David Bourget (Western Ontario)
David Chalmers (ANU, NYU)
Rafael De Clercq
Jack Alan Reynolds
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Journal of Medicine and Philosophy 29 (1):75 – 91 (2004)
Patients sometimes request procedures their doctors find morally objectionable. Do doctors have a right of conscientious refusal? I argue that conscientious refusal is justified only if the doctor's refusal does not make the patient worse off than she would have been had she gone to another doctor in the first place. From this approach I derive conclusions about the duty to refer and facilitate transfer, whether doctors may provide 'moral counseling,' whether doctors are obligated to provide objectionable procedures when no other doctor is available, why the moral consensus among doctors seems relevant even though it does not determine whether something is morally acceptable, and whether doctors should stay out of fields whose standard procedures they find morally unacceptable.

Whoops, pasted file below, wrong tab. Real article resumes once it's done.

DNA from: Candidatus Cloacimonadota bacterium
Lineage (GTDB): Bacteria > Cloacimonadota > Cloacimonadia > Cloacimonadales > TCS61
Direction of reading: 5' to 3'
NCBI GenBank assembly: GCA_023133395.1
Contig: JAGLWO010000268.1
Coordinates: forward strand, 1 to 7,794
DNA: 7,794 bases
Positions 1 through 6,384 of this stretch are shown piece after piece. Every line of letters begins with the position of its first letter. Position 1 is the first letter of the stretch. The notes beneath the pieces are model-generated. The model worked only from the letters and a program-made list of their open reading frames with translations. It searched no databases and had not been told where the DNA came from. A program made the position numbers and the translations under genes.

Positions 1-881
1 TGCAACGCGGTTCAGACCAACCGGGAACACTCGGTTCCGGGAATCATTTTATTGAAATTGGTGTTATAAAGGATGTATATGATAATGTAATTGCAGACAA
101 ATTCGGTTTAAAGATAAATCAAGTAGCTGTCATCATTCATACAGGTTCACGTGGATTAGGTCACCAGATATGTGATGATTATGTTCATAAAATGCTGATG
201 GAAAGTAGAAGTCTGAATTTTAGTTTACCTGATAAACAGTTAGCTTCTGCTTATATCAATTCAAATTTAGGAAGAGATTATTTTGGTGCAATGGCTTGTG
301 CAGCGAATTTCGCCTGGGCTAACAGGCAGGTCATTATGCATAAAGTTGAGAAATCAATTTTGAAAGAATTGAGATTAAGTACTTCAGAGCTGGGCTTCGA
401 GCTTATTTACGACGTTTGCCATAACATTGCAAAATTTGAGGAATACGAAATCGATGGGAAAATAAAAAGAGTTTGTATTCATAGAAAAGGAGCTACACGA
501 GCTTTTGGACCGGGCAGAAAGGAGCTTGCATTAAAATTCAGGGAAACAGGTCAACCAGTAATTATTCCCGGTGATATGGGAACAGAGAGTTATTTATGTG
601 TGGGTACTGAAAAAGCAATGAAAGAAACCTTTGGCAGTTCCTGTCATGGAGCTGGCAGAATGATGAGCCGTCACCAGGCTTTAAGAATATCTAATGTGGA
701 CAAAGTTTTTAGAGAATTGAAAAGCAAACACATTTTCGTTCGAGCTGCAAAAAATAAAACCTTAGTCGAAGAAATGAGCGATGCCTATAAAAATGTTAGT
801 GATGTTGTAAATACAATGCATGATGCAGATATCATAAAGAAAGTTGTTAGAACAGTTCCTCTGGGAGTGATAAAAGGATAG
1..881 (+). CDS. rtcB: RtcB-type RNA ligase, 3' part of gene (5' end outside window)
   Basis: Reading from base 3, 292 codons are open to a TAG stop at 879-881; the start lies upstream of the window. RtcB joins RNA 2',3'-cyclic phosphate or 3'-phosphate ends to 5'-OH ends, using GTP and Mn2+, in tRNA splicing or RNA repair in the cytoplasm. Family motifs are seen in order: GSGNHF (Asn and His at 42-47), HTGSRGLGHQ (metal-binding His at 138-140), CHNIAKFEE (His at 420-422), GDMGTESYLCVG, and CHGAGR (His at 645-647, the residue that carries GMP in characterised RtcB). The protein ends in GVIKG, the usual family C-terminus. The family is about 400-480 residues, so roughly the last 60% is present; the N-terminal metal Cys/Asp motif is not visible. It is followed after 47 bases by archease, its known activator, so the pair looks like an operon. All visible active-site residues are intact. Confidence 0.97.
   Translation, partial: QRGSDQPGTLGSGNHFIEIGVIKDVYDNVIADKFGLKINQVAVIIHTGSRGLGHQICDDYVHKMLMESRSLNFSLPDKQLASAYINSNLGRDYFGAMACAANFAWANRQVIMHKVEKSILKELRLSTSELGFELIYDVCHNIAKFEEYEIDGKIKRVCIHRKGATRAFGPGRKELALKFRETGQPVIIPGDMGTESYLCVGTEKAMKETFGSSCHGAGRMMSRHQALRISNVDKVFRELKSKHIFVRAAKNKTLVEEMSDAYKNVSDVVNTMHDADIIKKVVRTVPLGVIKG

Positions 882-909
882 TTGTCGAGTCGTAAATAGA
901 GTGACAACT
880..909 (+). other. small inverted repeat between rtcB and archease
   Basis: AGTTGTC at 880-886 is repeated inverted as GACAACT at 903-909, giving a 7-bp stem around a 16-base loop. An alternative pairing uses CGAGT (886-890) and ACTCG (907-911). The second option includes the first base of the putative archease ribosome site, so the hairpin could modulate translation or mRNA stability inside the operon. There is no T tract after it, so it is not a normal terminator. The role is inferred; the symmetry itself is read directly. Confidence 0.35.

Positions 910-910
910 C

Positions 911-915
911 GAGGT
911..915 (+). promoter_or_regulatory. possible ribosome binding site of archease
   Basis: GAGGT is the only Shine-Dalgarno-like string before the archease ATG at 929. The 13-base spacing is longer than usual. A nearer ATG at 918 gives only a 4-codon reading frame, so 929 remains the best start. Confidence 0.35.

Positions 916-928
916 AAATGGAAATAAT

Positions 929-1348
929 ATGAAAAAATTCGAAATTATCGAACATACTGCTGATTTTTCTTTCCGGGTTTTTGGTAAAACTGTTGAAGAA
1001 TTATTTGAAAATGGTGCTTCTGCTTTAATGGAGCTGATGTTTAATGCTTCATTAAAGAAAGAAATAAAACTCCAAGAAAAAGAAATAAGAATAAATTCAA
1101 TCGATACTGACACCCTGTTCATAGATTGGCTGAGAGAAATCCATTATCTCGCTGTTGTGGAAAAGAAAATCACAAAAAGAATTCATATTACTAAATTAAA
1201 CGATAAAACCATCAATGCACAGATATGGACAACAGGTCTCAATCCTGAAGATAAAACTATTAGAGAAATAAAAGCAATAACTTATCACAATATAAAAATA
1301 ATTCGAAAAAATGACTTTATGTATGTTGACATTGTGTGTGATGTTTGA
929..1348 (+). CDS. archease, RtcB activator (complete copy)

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Citations of this work BETA
J. K. Davis (2008). Futility, Conscientious Refusal, and Who Gets to Decide. Journal of Medicine and Philosophy 33 (4):356-373.
Patrick Clipsham (2013). Comparing Policies on Conscientious Refusals: A Feminist Perspective. International Journal of Feminist Approaches to Bioethics 6 (1):159-165.
Jerome R. Wernow & Chris Gastmans (2010). A Review and Taxonomy of Argument-Based Ethics Literature Regarding Conscientious Objections to End-of-Life Procedures. Christian Bioethics 16 (3):274-295.
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